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Dogs Must be Quarantined

vacation serviceThe Summit Herald of June 14, 1940 reported that local women were asked to donate blankets and clothing for refugee children in France. Members of the Lincoln School PTA petitioned the Mayor and Common Council to purchase an adjacent property to build an adequate playground for the students. In the Letters to the Editor, local residents debated the city's Fourth of July plans: should the city put on the usual fireworks display or donate the money to the Red Cross?

Summit Health Office Henry P. Dengler warned local dog owners of a mandate from the state that all dogs must be quarantined for the next three months--kept confined in a building or pen, except when on a leash. This was in response to the prevalence of rabies in the northern part of the state. Residents allowing their dogs to run loose would be fined $50 for the first offense, and $100 for each further offense.

The "Home on the Range" cooking column gave recipes for ice cream (lemon, chocolate, mocha, and chocolate coconut), and instructions for making ice cream sandwiches by putting a spoonful of ice cream between two fig newtons..

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Swat the Fly

electric fanThe Summit Herald of June 7, 1918 reported that the Summit Board of Education discussed dropping German language classes in the following school year. Although all members were in favor of the idea, they were concerned about four students who would be seniors in the fall, and had already taken two years of German. Three years of a modern foreign language was a college entrance requirement, and it was not possible to switch languages in the senior year. No formal resolution was made. Mr. Nixon proposed a resolution to take all thirty copies of a German textbook ("German propaganda") no longer used by the schools and make them the basis of a public bonfire on the Fourth of July. The resolution was not taken seriously, and no one seconded it.

The Lyric Theater advertised a showing of "Over the Top", a photoplay based on the bestselling book by Sergeant Arthur Guy Empey about his experiences in the trenches.

The Co-operative Charities and the Board of Health announced a "Swat the Fly" campaign to help prevent the spread of fly-borne illnesses. The individuals bringing in the most dead flies to the Board of Health would receive cash prizes. First prize: $5.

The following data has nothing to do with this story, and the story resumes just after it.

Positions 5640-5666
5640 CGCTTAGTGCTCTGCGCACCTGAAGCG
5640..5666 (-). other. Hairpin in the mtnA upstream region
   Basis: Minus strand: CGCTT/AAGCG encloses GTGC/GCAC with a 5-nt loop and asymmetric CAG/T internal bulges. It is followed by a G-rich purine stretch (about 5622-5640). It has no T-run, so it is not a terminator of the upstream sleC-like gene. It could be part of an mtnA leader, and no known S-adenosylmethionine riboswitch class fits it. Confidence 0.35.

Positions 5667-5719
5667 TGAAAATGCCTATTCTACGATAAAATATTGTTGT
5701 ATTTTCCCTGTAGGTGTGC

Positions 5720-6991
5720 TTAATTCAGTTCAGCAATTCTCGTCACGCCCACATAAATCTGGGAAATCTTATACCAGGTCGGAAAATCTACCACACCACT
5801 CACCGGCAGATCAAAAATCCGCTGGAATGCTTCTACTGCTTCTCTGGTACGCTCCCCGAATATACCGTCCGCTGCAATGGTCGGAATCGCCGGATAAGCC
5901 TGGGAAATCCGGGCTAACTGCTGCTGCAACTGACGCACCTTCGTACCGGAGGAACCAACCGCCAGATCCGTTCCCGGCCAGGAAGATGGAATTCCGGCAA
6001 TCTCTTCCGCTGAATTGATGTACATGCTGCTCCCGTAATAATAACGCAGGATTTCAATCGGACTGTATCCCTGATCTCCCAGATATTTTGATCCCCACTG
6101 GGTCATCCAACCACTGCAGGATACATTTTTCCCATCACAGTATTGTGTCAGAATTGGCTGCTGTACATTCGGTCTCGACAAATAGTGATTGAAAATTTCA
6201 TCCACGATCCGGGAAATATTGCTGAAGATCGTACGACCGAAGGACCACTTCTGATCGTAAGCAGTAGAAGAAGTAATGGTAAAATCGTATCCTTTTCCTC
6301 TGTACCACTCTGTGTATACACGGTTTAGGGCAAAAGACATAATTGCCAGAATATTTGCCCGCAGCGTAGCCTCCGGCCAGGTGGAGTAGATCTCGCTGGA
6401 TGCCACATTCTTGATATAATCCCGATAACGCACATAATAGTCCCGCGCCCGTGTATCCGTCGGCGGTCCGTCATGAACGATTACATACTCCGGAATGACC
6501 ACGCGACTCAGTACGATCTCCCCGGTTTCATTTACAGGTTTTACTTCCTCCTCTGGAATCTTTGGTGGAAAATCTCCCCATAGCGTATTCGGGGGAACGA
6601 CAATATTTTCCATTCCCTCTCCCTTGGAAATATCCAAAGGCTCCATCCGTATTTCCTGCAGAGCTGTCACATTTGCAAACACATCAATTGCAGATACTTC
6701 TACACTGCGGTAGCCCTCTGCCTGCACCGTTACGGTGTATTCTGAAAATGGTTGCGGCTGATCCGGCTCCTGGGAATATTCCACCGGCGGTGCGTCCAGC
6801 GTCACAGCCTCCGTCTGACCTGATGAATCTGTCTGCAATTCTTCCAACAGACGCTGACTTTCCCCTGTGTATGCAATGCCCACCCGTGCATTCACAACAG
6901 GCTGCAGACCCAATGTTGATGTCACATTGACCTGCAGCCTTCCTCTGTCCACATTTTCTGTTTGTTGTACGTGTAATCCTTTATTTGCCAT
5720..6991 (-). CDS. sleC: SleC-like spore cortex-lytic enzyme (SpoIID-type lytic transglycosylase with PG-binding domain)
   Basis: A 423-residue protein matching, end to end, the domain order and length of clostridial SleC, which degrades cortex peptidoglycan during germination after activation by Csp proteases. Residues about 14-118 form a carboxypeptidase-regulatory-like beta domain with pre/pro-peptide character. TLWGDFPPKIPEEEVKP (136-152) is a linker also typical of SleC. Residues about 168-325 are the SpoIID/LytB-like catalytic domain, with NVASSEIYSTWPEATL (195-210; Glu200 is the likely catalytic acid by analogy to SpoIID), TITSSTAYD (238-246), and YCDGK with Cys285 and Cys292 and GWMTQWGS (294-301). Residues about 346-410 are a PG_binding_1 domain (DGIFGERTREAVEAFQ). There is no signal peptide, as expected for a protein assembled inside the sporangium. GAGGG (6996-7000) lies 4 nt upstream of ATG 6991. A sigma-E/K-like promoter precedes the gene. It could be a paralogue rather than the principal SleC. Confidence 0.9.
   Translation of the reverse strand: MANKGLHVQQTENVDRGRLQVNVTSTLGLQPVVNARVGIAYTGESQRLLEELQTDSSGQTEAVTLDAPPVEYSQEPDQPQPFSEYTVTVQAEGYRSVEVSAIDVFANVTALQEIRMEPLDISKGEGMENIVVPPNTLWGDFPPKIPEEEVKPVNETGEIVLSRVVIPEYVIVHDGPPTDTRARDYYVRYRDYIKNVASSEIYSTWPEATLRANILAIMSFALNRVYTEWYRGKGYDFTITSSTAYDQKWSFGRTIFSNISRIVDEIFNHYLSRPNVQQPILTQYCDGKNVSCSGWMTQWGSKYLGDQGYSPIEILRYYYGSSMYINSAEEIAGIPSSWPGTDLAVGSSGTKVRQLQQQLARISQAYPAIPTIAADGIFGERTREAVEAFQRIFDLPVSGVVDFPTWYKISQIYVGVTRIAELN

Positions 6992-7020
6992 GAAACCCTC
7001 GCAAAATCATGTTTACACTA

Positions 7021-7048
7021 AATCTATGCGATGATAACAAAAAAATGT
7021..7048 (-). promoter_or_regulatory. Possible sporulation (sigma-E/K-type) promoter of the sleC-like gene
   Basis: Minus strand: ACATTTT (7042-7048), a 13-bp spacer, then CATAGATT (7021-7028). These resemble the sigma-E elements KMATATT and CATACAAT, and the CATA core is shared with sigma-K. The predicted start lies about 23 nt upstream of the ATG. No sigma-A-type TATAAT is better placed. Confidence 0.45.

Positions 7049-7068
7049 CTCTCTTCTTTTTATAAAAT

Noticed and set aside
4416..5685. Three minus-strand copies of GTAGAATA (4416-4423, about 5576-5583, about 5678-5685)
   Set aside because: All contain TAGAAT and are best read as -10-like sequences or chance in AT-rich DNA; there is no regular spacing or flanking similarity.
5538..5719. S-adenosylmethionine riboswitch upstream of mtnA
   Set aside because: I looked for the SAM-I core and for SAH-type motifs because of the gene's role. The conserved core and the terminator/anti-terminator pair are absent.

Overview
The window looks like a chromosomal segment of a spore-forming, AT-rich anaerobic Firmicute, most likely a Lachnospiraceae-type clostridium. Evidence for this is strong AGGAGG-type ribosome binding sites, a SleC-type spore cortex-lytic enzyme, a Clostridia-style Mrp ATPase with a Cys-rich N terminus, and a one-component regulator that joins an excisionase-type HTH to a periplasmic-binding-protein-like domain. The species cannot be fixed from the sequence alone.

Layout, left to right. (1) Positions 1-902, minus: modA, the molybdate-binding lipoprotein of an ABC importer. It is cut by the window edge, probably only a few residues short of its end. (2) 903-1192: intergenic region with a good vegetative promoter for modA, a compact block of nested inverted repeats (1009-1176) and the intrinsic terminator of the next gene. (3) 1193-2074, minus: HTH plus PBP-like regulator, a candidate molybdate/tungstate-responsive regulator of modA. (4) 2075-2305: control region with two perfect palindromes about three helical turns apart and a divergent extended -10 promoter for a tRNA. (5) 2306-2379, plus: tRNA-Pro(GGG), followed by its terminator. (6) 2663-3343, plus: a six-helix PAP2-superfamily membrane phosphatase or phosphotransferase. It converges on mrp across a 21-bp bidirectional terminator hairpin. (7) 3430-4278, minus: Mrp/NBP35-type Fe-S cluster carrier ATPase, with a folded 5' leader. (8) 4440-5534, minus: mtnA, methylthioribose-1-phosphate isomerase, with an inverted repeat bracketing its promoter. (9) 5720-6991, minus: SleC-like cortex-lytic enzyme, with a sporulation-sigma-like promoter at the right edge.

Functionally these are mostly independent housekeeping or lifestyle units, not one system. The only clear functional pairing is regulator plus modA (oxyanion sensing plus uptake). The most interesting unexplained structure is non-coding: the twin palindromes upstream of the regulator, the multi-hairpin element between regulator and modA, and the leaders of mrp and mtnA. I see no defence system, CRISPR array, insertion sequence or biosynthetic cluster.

Miss Alma Pearson provided a War Conservation Recipe for Ginger Bread made with barley flour.

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Jack Manley Rose Builds a Ship

manserThe Summit Herald of May 31, 1932 reported that the official Memorial Day ceremony was held in Bonnel Park, in front of the angel statue which is a memorial to Summit's war dead. The ceremony began with a small parade by the High School band, and members of the American Legion, V.F.W., S.A.R., D.A.R., and the Boy Scouts. For the first time in the history of the ceremony, no Civil War veterans were present. (Mr. Robinson of New Providence, the only local veteran, had passed away since the 1931 ceremony..)

A handcrafted model of "Sunbeam", a 19th century whaling ship, was put on display at the Summit Trust Company. It was built by Jack Manley Rose, a book and magazine illustrator and theater set designer. The model, done in 1/4 inch:1 foot scale, took three years to research and build. Mr. Rose unearthed the blueprints for the "Sunbeam" and visited a whaling museum in New Bedford to confirm details.

"Red Joe" Everson, aged 52, died at Overlook Hospital five days after being struck by a train, which resulted in him losing a leg. He was a tramp and a local character, well known to the Summit police as a "chemist" who produced crude alcohol from canned heat, which he sold to hoboes. Earlier in his life, he had worked as a chauffeur for several local families. His bravado in the face of terrible pain earned him admiration, even from the police, and he was buried in Linden at city expense.

The Library has a searchable database of local historical newspapers. Search or browse at: